From being adopted out as a baby because I was ‘half-Black’ to being bullied and hit by white boys and girls at school, and now, as an adult, being undermined by white colleagues, institutions and the general public.

Racism is part of my life story in Britain.

At the time of writing, the video I recorded about the Primark incident has been viewed over 51,000 times. I have since tried to escalate the matter to the company’s headquarters.

The diversity of support online however has been remarkable and it came at a time when I had begun to lose faith in myself and this country. People’s humanity and kindness can be healing, and it can also help counteract racial cruelty.

A lot of the comments and messages I have received have been from younger generations, which gives me hope for the future.

But to end racism, white British people must do more than speak up on social media. They need to learn about their country’s history and become racially literate.

The harsh truth is that Britain is responsible for the global genocide of Black and indigenous people, and our government has destroyed many of these peoples’ culture, land and lives.

We need to overhaul parts of the school curriculum and teach people to recognise colonial dialogue and understand that the ideology of white superiority still exists in Britain today.

And I also hope the Government will provide slave reparations to improve the quality of life for Black and brown British people who were colonised. The remuneration can assist in healing the scars left by British colonisation by promoting Black wellness, higher education scholarships and building housing.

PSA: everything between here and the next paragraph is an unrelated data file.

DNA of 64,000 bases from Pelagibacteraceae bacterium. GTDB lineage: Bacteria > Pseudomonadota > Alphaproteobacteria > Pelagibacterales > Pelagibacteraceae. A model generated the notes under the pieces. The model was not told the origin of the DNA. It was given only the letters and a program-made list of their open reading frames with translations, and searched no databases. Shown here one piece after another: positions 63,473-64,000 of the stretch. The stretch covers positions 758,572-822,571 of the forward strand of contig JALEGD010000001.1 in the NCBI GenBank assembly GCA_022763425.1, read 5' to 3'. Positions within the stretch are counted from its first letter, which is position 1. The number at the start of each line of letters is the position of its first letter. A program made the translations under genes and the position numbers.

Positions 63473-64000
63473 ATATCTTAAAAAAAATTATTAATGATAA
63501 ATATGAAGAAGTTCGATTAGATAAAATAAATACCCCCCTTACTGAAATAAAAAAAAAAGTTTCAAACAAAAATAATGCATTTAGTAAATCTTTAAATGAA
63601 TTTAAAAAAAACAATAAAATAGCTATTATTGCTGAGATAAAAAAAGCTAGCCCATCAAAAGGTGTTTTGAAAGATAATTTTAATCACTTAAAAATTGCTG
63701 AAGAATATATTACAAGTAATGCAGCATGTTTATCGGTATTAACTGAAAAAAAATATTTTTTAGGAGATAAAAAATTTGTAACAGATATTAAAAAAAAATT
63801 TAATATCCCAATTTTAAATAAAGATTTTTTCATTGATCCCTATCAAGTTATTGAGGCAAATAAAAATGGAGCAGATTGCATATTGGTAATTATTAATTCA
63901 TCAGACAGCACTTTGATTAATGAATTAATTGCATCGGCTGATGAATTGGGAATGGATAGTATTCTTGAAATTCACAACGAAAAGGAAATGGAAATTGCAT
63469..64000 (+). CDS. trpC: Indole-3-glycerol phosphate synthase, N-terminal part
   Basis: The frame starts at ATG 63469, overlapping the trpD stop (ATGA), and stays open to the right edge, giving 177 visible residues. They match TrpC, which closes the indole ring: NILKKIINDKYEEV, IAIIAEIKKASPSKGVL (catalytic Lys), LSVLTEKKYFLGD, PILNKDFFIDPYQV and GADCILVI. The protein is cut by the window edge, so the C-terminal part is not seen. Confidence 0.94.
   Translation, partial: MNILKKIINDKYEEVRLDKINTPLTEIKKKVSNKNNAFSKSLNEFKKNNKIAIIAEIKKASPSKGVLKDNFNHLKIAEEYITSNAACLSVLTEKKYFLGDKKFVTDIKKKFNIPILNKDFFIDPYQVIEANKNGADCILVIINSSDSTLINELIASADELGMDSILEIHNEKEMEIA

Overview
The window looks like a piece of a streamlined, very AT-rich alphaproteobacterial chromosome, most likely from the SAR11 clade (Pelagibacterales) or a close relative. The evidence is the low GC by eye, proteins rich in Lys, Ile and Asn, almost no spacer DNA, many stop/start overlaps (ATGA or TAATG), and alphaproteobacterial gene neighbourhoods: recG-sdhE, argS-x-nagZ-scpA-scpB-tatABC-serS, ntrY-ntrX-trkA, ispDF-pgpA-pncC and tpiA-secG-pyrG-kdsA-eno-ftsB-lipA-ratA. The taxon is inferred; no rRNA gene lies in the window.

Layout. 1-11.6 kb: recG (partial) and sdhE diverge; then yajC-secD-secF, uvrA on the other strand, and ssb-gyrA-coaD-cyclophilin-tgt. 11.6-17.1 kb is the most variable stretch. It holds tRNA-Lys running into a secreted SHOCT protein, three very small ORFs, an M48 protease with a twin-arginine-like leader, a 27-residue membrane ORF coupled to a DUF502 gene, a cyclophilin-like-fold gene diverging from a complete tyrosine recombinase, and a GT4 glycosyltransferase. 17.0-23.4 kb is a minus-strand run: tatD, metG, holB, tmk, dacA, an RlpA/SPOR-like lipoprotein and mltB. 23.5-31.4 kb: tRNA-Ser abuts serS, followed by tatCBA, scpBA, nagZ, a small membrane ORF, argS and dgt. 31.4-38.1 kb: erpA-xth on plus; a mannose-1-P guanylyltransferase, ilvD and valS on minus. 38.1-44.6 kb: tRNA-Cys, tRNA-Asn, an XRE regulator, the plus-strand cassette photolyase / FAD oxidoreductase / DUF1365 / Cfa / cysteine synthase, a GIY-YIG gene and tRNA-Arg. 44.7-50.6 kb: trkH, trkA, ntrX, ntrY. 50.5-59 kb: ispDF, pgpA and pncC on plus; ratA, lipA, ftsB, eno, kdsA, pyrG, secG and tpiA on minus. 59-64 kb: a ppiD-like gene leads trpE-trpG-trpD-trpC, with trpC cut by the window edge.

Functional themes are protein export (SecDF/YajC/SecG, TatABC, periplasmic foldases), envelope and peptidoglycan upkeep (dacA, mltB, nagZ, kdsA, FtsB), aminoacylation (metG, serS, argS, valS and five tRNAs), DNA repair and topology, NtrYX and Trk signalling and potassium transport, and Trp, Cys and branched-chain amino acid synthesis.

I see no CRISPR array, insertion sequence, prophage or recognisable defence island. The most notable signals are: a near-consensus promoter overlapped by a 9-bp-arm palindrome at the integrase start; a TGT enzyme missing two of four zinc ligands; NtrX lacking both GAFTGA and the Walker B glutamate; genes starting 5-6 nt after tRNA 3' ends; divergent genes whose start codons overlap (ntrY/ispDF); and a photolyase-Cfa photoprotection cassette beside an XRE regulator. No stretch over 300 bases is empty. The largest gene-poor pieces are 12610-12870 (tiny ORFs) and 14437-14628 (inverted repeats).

Experiencing racist profiling is exhausting, lonely and, at times, I fear for my safety.

I am speaking out on social media because of my son; I don’t want him to spend his life watching his mother subjected to racism.

I shouldn’t have to endure this fight alone – and I want white people to see what Black people go through and to understand that racism is often subtle or covert.

That’s why I film these situations, with the hope that white people become racially literate so they can stop their racism when it happens. Go the extra mile, shield us and help challenge racists and institutional racism. 

I will continue to document racism until I see a tangible difference in the UK.

If making some people uncomfortable is what it takes for them to realise that racism exists in this country, then so be it.

A Primark spokesperson told Metro.co.uk: ‘We were deeply concerned by the customer’s complaint as we do not tolerate racism or discrimination of any kind. We fully investigated the allegations and found no evidence of racism or racial discrimination. Primark prides itself on being a brand for everyone and we understand how important it is that everyone who comes into our stores has a positive experience. We are very sorry that this wasn’t the case on this occasion, and have been in touch with the customer to discuss this further.’

You can listen to Natasha’s podcast here.